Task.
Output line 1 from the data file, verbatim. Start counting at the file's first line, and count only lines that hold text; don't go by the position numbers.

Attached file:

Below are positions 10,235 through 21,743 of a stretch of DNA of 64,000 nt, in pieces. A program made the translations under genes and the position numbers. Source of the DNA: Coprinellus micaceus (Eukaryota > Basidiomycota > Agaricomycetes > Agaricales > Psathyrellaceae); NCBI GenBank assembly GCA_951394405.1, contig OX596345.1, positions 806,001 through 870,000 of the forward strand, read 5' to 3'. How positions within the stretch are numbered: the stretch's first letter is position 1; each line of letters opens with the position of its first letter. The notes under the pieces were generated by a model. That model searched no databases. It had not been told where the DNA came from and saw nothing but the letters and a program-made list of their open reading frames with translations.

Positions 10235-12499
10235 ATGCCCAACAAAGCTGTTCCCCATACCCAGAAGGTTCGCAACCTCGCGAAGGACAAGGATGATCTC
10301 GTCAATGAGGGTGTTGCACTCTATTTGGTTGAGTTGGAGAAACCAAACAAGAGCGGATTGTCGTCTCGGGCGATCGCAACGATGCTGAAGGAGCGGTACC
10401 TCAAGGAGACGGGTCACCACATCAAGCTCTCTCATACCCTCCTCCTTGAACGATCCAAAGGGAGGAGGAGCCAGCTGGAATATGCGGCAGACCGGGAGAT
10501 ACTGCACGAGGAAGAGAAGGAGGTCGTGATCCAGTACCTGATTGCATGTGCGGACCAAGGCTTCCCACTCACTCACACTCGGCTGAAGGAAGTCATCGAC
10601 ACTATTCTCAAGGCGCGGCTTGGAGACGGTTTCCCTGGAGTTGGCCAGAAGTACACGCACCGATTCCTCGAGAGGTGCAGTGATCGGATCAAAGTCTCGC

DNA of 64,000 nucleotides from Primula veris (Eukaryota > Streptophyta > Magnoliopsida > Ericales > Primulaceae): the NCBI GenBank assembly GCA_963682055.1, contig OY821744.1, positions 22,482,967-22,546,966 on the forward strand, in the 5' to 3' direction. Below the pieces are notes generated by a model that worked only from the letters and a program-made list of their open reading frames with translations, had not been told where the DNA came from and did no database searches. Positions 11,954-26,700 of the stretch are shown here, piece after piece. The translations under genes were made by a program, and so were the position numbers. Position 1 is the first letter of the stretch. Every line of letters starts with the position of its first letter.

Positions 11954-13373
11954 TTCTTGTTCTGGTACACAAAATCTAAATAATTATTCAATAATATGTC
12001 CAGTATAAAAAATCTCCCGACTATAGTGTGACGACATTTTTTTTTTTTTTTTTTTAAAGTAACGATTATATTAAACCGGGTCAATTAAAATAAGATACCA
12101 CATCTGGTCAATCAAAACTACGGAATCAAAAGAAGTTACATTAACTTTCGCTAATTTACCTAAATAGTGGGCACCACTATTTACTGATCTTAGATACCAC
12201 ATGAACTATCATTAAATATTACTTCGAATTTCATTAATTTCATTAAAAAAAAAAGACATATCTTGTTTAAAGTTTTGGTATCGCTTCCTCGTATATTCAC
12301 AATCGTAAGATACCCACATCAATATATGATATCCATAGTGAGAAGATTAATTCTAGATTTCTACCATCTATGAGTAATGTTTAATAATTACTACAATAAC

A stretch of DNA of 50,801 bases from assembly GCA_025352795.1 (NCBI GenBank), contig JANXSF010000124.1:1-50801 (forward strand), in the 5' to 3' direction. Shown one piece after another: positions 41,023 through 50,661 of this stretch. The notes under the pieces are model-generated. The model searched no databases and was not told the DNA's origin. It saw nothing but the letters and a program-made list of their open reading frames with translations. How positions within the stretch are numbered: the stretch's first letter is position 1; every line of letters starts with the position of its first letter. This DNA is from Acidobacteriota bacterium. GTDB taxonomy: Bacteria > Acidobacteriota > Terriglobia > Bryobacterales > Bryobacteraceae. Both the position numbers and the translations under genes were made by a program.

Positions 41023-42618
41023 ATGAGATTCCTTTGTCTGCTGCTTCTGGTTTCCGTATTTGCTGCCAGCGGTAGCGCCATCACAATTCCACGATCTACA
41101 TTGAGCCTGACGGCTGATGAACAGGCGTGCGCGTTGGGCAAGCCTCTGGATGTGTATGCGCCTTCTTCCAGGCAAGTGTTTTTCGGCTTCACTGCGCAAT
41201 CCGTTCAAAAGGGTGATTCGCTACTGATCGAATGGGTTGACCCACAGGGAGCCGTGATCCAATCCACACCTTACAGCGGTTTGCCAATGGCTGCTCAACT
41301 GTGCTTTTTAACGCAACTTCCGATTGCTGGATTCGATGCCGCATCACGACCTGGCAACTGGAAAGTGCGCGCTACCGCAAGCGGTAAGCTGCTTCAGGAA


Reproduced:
Below are positions 10,235 through 21,743 of a stretch of DNA of 64,000 nt, in pieces. A program made the translations under genes and the position numbers. Source of the DNA: Coprinellus micaceus (Eukaryota > Basidiomycota > Agaricomycetes > Agaricales > Psathyrellaceae); NCBI GenBank assembly GCA_951394405.1, contig OX596345.1, positions 806,001 through 870,000 of the forward strand, read 5' to 3'. How positions within the stretch are numbered: the stretch's first letter is position 1; each line of letters opens with the position of its first letter. The notes under the pieces were generated by a model. That model searched no databases. It had not been told where the DNA came from and saw nothing but the letters and a program-made list of their open reading frames with translations.